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Lantus Solostar Side Effects Weight Loss

Counseling Patients On How To Avoid Weight Gain From Insulin

Counseling Patients On How To Avoid Weight Gain From Insulin

A lot of people with type 2 diabetes delay going on insulin for as long as possible because they’ve heard horror stories about how much weight it can make them gain (or maybe they just don’t like shots), but people with type 1 don’t have a choice. While it is true that insulin treatment is often associated with weight gain and more frequent bouts of hypoglycemia (low blood sugar), the real question is, why? Some theories to explain insulin-induced weight gain are that when using insulin, your blood sugar is (usually) better controlled and you stop losing some of your calories (as glucose in your urine when your blood sugars exceed your urinary threshold) and that you may gain weight from having to eat extra to treat any low blood sugars caused by insulin. If you’re taking oral medications to lower your blood sugar and they are not working, however, insulin may be your main option for better control. A few research studies have looked at whether weight gain is simply a result of eating more when you’re on insulin. One such study found that weight gain was not due to an increase in food intake, but rather that your body may increase its efficiency in using glucose and other fuels when your glycemic control improves — making you store more available energy from the foods you eat as fat (even if you’re eating the same amount as before you went on insulin) (1). So, what can you do to avoid weight gain if you have to take insulin? First of all, you should try to keep your insulin doses as low as possible because the more insulin you take, the greater your potential for weight gain is. The best way to keep your insulin needs in check is to engage in regular physical activity. By way of example, some people with type 2 diabetes who were studied gained weight from Continue reading >>

What Is Long-acting Insulin?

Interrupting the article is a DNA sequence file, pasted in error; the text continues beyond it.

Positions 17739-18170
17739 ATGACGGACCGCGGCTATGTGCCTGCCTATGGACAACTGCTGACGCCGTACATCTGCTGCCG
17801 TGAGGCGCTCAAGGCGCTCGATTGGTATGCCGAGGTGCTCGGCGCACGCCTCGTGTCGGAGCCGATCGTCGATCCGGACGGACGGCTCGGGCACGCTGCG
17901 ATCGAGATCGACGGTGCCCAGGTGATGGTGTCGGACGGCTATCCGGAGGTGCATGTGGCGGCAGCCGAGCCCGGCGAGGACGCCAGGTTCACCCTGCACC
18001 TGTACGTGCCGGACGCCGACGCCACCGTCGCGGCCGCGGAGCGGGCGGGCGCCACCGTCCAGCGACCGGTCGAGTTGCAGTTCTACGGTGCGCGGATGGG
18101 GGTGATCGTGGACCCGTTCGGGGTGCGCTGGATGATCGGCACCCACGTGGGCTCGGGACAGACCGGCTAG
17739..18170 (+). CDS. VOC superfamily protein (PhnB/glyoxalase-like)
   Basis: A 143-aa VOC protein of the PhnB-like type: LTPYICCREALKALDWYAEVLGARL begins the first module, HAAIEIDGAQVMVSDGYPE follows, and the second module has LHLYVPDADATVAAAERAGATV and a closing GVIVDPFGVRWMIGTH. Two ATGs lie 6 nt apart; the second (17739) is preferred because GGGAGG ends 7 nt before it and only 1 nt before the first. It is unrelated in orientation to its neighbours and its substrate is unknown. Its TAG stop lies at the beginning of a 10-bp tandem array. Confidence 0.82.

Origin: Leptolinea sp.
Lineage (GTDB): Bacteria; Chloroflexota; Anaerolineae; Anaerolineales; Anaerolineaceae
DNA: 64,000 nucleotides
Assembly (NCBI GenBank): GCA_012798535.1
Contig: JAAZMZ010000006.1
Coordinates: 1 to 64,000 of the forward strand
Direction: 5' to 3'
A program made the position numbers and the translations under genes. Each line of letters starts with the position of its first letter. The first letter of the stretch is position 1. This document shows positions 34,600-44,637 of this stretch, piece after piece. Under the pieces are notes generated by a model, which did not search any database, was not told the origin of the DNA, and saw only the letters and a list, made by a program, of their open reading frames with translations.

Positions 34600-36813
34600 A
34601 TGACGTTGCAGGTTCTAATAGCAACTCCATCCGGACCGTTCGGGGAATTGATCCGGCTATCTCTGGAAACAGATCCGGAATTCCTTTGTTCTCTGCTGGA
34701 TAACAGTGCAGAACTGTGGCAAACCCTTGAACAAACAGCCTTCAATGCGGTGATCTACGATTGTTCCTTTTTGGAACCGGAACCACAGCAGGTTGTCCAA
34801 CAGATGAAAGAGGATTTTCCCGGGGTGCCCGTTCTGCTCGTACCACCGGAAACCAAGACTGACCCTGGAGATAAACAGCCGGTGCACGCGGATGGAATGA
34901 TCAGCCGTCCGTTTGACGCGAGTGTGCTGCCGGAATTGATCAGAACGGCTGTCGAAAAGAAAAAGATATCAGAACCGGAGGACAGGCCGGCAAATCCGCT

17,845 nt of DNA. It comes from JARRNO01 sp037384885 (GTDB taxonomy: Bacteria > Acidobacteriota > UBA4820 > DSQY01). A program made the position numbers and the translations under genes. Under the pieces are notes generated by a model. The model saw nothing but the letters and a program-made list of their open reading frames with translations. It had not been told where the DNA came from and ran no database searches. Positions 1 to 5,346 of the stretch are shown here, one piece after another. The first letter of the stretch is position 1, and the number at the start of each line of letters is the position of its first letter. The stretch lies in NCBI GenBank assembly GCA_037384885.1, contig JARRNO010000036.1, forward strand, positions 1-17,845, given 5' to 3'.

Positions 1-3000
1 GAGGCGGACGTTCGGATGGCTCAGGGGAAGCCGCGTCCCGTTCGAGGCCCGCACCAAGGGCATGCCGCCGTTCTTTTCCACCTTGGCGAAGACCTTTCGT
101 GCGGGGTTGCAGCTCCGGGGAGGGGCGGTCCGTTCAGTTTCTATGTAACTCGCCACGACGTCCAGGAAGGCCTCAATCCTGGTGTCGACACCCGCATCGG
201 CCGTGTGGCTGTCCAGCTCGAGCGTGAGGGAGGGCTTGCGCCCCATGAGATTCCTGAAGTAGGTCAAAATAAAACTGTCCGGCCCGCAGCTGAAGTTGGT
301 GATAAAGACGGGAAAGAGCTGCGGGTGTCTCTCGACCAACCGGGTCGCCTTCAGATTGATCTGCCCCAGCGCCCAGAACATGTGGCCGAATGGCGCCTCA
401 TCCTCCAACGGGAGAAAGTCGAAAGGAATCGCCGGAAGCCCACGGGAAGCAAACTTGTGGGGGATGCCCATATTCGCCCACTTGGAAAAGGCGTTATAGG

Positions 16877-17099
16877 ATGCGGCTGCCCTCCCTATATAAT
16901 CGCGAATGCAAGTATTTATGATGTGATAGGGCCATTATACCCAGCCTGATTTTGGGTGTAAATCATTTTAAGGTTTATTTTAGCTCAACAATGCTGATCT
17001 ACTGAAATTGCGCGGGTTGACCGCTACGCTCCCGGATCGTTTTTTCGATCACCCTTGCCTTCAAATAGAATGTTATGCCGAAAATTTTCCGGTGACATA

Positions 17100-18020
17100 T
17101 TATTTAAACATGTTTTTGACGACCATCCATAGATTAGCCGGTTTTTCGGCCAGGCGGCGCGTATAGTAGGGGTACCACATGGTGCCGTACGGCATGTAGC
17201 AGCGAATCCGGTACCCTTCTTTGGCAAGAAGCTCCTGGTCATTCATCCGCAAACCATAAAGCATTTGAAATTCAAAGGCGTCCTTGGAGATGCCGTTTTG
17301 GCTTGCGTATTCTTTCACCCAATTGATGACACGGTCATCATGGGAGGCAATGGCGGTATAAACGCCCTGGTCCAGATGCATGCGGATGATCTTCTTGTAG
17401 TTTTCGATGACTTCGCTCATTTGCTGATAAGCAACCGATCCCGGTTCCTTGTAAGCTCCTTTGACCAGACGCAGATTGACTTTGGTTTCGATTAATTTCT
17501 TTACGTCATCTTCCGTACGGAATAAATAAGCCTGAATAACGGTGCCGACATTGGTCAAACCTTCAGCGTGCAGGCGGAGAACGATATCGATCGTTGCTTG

What Is Long-acting Insulin?

Long-acting insulins are insulin analogs that are steadily released and can last in the body for up to 24 hours. It is often used in the morning or at bedtime as a basal insulin to help control your blood sugar throughout the day. Insulin is made inside the beta cells of the pancreas. It helps regulate the glucose (sugar) in the bloodstream by stimulating the cells to absorb the glucose, which is needed by the cells for energy. Insulin also keeps the liver from producing more glucose. In type 2 diabetes, the body can lose the ability to produce insulin and if insulin is produced, the body isn’t able to use it properly (insulin resistance). Different types of insulin therapies, such as long-acting insulin, enables the body to get the insulin that is needed for optimal glycemic control. Some of the long-acting insulins available in the US include: Levemir contains insulin detemir, which is a long-acting, basal insulin that is used to improve blood sugar control in adults with type 2 diabetes. It can help keep your blood sugar levels within a normal range by moving glucose from the bloodstream into the cells, and it prevents the liver from producing more glucose. Levemir is available in a vial and pre-filled pen called Levemir FlexTouch, each containing 100 units/ml (U-100) of insulin detemir. Once the pen is in use, it is good for 42 days and should not be refrigerated but stored at room temperature (below 86°F). The vial is also good for 42 days after first use, and can be stored in the refrigerator or at room temperature. Levemir is injected under the skin (subcutaneously) in the abdomen, thigh or upper arm once daily, or twice daily depending on your personal requirements. Injection sites should be rotated within the same region from one injection to the next to red Continue reading >>

The Lantus Solostar Side Effects

The Lantus Solostar Side Effects